• (1) "WML?" SPONSOR WATCH (OR, BEST TO YOU, TOO): Tonight's show ushered in a new alternating main sponsor, Kellogg's cereals. The company will go on to be the longest-running individual sponsor of "WML?," lasting up to September 1965, with a few breaks here and there -- notably in late 1959 and again in late 1961. (Jules Montenier, Inc.'s sponsorship only lasted from April 1950 to March 1956, after which Dr. Montenier sold his company and accompanying products -- Stopette, Finesse and Poof! -- to Helene Curtis Industries, Inc., which will continue on "WML?" up to and including EPISODE #442 of November 23, 1958.) In an interesting coincidence, Kellogg's Corn Flakes brand was something of a bookend for "WML?," advertising on tonight's show as well as on the final "WML?" episode on which they were opening sponsor, EPISODE #781 of September 12, 1965.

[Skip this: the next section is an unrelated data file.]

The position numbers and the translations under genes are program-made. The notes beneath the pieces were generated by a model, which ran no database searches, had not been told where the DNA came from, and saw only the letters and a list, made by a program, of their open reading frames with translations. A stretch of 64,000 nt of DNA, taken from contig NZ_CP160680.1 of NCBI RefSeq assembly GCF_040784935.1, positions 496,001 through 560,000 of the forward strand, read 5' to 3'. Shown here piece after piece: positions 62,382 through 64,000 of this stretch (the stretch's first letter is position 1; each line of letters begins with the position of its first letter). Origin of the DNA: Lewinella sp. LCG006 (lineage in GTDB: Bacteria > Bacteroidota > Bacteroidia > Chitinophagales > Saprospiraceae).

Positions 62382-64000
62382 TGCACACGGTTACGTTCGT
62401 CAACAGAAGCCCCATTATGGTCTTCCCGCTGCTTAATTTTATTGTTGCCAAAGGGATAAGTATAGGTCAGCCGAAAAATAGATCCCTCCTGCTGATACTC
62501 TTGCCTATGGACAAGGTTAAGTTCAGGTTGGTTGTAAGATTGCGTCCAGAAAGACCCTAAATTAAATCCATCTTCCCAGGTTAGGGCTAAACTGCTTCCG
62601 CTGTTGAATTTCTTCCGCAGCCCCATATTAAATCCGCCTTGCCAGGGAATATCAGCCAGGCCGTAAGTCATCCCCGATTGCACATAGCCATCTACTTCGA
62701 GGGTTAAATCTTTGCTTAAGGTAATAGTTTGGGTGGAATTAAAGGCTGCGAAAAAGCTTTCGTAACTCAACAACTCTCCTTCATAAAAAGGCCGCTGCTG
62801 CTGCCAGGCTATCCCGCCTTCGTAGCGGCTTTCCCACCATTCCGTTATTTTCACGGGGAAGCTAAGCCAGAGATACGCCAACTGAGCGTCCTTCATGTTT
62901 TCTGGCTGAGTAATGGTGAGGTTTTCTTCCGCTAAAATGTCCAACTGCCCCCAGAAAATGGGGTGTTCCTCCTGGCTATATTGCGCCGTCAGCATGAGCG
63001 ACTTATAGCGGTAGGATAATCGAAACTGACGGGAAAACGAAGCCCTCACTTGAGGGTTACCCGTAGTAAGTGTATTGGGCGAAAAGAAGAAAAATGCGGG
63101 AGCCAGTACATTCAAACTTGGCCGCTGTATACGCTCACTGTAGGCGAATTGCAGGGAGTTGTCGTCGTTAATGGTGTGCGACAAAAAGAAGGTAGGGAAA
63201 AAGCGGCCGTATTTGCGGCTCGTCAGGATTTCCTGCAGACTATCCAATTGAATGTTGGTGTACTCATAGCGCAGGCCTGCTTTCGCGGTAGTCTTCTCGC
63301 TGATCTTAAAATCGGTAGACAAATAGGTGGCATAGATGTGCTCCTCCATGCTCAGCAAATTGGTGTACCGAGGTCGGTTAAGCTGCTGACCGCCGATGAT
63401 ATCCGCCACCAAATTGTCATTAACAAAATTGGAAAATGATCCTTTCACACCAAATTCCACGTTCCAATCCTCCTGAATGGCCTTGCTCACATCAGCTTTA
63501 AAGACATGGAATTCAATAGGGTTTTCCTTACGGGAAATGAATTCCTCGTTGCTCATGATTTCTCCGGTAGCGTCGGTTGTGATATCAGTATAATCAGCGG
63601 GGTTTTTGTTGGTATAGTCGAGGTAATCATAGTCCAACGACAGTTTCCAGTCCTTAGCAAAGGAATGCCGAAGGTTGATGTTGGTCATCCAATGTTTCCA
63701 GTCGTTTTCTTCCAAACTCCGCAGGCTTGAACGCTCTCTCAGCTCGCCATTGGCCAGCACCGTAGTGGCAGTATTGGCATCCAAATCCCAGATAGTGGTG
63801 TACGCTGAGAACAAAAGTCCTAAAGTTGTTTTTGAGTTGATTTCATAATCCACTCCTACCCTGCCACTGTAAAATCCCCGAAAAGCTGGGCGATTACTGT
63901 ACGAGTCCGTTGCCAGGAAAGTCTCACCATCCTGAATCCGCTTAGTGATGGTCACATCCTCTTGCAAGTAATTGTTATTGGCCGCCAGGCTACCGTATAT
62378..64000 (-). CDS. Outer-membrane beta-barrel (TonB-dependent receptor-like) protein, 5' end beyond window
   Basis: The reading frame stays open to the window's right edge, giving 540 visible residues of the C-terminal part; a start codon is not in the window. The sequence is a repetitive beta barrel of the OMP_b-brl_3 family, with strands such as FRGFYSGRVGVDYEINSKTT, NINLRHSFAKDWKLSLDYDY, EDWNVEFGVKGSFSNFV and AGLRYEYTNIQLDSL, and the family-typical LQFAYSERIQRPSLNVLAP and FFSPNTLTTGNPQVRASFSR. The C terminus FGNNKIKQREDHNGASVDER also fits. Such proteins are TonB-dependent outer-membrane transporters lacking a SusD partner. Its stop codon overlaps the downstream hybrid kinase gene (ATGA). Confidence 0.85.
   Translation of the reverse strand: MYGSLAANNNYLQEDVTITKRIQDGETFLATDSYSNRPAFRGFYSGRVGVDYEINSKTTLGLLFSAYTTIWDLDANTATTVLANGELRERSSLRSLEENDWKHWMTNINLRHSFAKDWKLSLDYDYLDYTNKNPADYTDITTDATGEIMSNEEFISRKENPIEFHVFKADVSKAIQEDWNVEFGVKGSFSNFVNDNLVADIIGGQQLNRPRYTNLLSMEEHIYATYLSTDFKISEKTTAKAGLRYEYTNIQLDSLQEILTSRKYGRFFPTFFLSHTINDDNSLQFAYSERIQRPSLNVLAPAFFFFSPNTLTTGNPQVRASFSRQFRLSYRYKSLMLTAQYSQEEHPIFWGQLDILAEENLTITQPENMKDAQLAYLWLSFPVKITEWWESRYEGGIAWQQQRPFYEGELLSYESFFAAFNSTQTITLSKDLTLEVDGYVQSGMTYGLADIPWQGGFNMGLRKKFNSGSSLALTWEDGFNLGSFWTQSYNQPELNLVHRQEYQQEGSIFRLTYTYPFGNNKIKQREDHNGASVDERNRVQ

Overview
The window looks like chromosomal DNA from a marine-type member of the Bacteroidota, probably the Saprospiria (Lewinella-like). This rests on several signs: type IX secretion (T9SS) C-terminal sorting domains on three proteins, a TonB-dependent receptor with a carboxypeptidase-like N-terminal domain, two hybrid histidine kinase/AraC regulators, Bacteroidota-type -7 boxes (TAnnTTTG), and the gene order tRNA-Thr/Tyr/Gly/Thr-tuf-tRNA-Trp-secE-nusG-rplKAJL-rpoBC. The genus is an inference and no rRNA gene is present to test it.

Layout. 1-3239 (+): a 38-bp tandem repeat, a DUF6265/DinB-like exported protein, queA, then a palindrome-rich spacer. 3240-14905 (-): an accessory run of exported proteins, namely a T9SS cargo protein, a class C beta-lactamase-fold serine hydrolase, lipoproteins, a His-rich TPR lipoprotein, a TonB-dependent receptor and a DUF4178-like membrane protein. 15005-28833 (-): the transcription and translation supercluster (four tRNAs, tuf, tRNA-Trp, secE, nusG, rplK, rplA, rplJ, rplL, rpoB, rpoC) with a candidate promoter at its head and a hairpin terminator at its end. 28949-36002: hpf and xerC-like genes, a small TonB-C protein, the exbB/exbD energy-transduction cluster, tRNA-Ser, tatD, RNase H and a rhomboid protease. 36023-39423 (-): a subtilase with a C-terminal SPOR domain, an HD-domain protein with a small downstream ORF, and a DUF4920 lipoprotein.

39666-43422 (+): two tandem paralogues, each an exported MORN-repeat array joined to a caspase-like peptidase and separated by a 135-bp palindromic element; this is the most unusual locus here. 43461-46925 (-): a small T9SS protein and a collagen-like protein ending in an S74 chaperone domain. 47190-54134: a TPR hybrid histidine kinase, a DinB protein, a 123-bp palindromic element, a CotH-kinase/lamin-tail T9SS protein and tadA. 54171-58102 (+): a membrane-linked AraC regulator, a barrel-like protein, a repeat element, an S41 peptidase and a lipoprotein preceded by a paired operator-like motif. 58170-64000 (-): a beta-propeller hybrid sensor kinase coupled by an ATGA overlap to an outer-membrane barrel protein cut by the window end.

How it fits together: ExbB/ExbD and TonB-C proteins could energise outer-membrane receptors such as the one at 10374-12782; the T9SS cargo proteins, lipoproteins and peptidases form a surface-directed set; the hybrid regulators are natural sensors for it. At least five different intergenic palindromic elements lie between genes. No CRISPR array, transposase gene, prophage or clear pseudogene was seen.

(2) "WML?" PANEL WATCH: This episode featured both the first and last "WML?" appearance of actor/writer/director/enfant terrible Orson Welles. Besides "The Long Hot Summer" which Dorothy mentioned in the intros, Mr. Welles also wrote the screenplay for and acted in the 1958 motion picture "Touch of Evil," which at the time of release was not too well received and in fact was on the lower half of a bill with Hedy Lamarr's last film, "The Female Animal"; but in the years since, the film noir "Touch of Evil" has become regarded as one of Mr. Welles' finest (behind his 1941 movie "Citizen Kane"), and was selected for preservation by the National Film Registry in 1993. In the years since his sole "WML?" appearance, Mr. Welles became a frequent talk show guest, as well as hosting an anthology series, "Orson Welles' Great Mysteries," in 1973. (This show was parodied in 1975 with Mr. Welles being impersonated by British comedian Benny Hill on one of Mr. Hill's television specials titled "Great Mysteries with Orson Buggy." ) Mr. Welles also was a commercial spokesperson in the last years of his life for Paul Masson wines; his now-famous catchphrase, "Paul Masson will sell no wine before its time," as well as the ads themselves, were likewise a frequent target of parody.